Our place on the long arc of justice
The back and forth of seeking justice is worked out not just over a single lifetime but spans generations. People have been seeking justice on their own terms since Cain and Abel. This is why the Middle East is entrenched in conflict. This is why Dr. King’s work was so hard and was resisted so stridently. Four hundred years of slavery and oppression leaves a lasting wake.
Coming back to the three examples above: What do we have to do with failed civil war plans, pending impeachment decisions and royal family relations? Can we have any effect on these kinds of things? More than we might realize.
Rather than dismissing our influence because it seems so small in comparison to such big stories, we might consider a more accessible example, like the brawl at the end of the Kansas vs. Kansas State basketball game on Jan. 21. A brawl is about seeking justice. The way justice was sought in that moment is a reflection of character. What lifelong influences were revealed by those players in those few seconds of fighting?
Forming the character of children who will become basketball players seen by millions of people on TV can be an act of justice.
Will justice be achieved when all white supremacists are arrested, impeachment decisions conclude correctly or royal families get to live normal lives? Hardly.
Justice is a long arc because it is made of all the things we do to give rise to racial injustices, government corruption, family disputes and athlete misbehavior. Justice is a long arc because it is made of all the things we do in the wake of such things.
Justice also is a long arc because it is made of what average people do on an average day. And what an average person does on an average day is an expression of that person’s character. And character doesn’t suddenly appear; it develops.
Giving attention to our own search for justice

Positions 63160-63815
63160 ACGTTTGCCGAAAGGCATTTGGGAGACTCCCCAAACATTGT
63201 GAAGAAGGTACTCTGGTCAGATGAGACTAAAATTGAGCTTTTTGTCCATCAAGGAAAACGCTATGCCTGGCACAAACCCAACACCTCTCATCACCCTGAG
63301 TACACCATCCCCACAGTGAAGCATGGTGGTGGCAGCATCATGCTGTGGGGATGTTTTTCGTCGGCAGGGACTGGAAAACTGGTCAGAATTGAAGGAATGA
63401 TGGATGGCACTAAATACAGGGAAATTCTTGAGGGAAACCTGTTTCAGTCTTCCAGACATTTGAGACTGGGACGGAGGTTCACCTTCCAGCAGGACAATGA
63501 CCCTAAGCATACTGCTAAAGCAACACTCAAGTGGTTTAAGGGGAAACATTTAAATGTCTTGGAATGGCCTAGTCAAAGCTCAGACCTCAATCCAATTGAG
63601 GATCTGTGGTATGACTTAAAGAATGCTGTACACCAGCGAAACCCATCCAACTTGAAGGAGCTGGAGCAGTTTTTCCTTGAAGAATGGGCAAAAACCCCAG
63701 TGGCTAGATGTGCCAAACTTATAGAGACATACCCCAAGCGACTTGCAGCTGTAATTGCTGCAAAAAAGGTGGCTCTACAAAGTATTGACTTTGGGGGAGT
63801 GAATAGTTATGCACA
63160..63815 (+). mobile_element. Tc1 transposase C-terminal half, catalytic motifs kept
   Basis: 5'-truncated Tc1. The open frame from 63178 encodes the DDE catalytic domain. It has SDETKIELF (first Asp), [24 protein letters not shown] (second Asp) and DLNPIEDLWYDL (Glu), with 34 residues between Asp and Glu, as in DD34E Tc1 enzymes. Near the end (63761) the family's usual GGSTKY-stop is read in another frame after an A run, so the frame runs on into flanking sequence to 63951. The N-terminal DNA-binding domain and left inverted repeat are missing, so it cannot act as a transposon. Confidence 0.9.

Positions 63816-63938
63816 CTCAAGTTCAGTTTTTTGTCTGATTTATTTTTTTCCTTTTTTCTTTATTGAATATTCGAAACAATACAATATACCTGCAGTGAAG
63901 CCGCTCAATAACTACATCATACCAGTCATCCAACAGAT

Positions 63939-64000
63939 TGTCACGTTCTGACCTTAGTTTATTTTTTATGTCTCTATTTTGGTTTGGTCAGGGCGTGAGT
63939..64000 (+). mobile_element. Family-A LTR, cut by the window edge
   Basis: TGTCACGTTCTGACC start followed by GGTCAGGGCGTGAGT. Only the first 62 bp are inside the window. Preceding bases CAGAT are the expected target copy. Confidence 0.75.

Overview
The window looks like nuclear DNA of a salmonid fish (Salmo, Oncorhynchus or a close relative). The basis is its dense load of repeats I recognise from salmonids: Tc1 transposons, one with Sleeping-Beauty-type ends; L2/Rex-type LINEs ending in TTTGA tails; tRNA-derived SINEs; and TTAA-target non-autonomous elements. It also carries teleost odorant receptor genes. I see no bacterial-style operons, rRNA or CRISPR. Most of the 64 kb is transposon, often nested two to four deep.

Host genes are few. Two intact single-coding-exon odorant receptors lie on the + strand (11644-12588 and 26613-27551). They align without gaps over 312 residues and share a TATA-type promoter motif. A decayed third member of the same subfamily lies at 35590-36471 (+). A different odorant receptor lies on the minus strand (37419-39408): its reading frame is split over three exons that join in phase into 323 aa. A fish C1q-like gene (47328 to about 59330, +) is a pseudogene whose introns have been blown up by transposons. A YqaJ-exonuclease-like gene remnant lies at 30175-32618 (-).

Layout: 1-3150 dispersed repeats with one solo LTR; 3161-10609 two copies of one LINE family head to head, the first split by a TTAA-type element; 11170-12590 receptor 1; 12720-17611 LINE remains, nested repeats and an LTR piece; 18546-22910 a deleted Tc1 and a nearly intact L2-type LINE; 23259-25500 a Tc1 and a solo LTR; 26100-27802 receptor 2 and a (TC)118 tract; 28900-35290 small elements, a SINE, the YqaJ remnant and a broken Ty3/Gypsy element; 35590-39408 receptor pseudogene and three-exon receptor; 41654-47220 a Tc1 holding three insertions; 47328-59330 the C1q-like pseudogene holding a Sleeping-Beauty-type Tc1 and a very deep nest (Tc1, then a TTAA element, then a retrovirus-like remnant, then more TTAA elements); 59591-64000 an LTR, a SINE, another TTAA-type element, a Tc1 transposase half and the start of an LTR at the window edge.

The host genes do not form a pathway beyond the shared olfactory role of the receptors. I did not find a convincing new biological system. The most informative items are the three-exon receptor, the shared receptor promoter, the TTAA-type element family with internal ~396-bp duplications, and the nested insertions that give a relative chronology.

We would do well, then, to give attention to our own character more than the misdeeds of others. Are we people of love, joy, peace, patience, kindness, goodness, faithfulness, gentleness and self-control—qualities against which there is no law (Galatians 5:22-23)?
Or are we the kind of people who either turn a blind eye to racial injustice or encourage it through propagating stereotypes, systemic biases and violence against others? Are we the kind of people who tolerate misbehavior by politicians because it’s the lesser of two evils? Are we the kind of people who idolize the famous to the point of devouring them? Are we the kind of people who make winning at all cost the supreme value?
Our character produces our actions—or fruit, to use the biblical metaphor—and our fruit will show us for what we are. The fruit of our character will bend the long arc either toward or away from justice.
To God’s people, the “Lord Almighty said: ‘Administer true justice; show mercy and compassion to one another. Do not oppress the widow or the fatherless, the foreigner or the poor. Do not plot evil against each other.’” (Zechariah 7:9-10). To do these things requires deep and godly character.
In our search for justice—and we’re all seeking it—can justice be found in us?
Eric Black is the executive director, publisher and editor of the Baptist Standard. He can be reached at firstname.lastname@example.org or on Twitter at @EricBlackBSP. The views expressed are those solely of the author.